The Spin hasn’t yet seen television’s Nashville, the fictitious depiction of reality here in Music City. We can’t help but think, however, that there’s a substantially remarkable dimension to our city that is deserving of its own series — but we hope it never comes to fruition. We’re just not sure how re-casting and fictionalizing the events of a locally stocked cavalcade of talent like the one at Exit/In Saturday night could possibly be made any better.
That obligatory pre-show PBR at the Gold Rush is almost always responsible for us walking in mid-set — this time on openers Poly, who were shucking and jiving through their quirky, old-time twee jubilee of jazzy pop tunes straight out of the postmodern American songbook. Watching the trio of multi-instrumentalists — mostly former Hotpipe Dan Sommers — pull from a seemingly bottomless bag of ukes, banjos, percussion bits and noisemakers of which The Spin does not know the names is a pretty dazzling spectacle in and of itself. These intricately yet minimally orchestrated ditties, fashioned after a long-gone era, get heavy on the chops but otherwise stay light and fancy-free — given the fact that none seems to concern anything much heavier than scissors, cats and sidewalk chalk.
Next up, all-star ensemble By Lightning! made a whole lot of ruckus with more than their share of capable hands — their lineup of course features the likes of Joel J. Dahl and wife Serai Zaffiro, Matt Moody, Jerry Pentecost and a few more. The result is a veritable tsunami of epic hook-laiden classic Southern American pop that washes smoothly over the room with the help of silky organ sounds and sweetly soulful female backing vocals. Singers Dahl and Moody crooned away, sandwiched between grimy blues-guitar licks and a powerful, thumping underlying groove strong enough to scare all those bland Americana pitfalls far away.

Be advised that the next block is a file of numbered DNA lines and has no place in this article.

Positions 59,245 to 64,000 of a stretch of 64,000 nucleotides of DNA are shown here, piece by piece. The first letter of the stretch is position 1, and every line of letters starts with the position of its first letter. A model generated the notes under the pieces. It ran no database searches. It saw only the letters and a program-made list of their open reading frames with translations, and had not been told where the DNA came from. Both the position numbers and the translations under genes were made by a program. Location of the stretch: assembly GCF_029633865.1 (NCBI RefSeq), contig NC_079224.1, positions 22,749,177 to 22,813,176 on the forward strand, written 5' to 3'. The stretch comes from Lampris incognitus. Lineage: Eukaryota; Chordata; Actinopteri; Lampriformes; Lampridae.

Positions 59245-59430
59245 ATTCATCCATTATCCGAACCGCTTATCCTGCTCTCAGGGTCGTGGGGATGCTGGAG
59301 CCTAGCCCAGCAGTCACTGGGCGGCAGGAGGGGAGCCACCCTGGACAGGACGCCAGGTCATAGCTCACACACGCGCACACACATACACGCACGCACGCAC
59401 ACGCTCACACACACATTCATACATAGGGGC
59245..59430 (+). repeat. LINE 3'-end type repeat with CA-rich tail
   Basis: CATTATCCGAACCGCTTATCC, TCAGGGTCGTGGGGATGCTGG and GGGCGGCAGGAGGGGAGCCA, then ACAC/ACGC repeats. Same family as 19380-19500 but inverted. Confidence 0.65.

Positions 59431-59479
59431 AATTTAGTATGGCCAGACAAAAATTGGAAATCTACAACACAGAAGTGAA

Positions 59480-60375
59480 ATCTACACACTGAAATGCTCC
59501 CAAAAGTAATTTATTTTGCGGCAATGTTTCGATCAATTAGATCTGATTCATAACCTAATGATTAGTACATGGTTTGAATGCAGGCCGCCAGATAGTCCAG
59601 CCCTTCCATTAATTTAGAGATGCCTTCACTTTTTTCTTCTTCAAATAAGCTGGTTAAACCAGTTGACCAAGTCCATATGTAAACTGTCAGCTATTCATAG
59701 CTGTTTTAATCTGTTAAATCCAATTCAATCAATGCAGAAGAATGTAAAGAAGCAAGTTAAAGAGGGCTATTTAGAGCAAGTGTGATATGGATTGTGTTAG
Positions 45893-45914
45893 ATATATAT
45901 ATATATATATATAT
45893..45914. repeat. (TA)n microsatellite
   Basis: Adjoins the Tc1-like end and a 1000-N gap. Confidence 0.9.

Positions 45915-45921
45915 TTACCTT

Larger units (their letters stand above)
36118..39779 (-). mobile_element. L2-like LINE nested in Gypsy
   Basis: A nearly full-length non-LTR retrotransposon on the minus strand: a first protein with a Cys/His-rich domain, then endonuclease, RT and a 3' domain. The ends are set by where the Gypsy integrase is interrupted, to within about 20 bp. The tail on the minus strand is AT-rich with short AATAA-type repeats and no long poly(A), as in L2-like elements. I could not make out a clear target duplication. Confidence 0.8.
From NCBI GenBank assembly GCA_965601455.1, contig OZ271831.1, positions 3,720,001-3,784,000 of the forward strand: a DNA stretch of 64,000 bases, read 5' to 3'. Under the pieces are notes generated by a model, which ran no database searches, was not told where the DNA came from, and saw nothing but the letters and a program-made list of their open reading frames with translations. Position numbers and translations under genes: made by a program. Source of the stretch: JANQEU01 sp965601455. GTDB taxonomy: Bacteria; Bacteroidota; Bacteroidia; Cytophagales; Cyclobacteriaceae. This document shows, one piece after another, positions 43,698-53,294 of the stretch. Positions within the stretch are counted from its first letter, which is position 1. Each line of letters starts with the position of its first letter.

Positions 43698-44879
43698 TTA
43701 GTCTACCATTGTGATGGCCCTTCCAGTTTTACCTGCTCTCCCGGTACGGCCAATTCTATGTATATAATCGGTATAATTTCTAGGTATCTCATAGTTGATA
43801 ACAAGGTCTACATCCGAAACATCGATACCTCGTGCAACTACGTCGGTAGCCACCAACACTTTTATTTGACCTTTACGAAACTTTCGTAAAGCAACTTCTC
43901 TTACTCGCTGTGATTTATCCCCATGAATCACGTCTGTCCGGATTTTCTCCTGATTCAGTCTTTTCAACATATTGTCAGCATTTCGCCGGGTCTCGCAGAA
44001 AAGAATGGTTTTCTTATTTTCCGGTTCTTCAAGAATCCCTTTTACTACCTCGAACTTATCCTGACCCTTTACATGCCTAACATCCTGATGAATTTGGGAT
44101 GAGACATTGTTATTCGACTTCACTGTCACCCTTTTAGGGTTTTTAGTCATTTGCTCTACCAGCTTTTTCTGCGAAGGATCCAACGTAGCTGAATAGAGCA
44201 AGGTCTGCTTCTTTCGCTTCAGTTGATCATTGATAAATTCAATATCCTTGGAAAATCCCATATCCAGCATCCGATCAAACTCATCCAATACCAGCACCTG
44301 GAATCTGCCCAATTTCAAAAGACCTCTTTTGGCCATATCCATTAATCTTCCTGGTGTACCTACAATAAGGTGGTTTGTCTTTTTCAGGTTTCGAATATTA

The hype for headliners Forget Cassettes was rekindled when each opener reiterated their imminent appearance. The latest incarnation of singer-songwriter E.G. Cameron’s — an indelible force around these parts for several years now — outfit is more a change of name than a return to roots. In its original form, Cassettes was simply Cameron and drummer Doni Schroader shredding a heavy, emotionally charged and technically adept sort of indie rock. More resembling the set-up of Cameron's previous project Eliza the Arrow, the sheer amount of synthesizers onstage told us this was all but a reunion act.
Cameron’s new band carries all the brunt of its previous form, placing the delicate force of her voice amid soft, slow interludes to serve as a calm before the booming storm of drums and guitar. Only this time, the storm was built on a low-end piano rumble and synthetic sub-bass, accented with electronic squeals, glitches, samples and loops. Even when Cameron put down her axe to free up her fingers for more keys, the band never fully crossed over into “electronic music” territory. Rather, this was still heavy rock executed with slightly different weapons. Old fans and friends were warm, receptive and outspokenly approving. We’ll just have to wait to see if the rest of Nashville follows suit.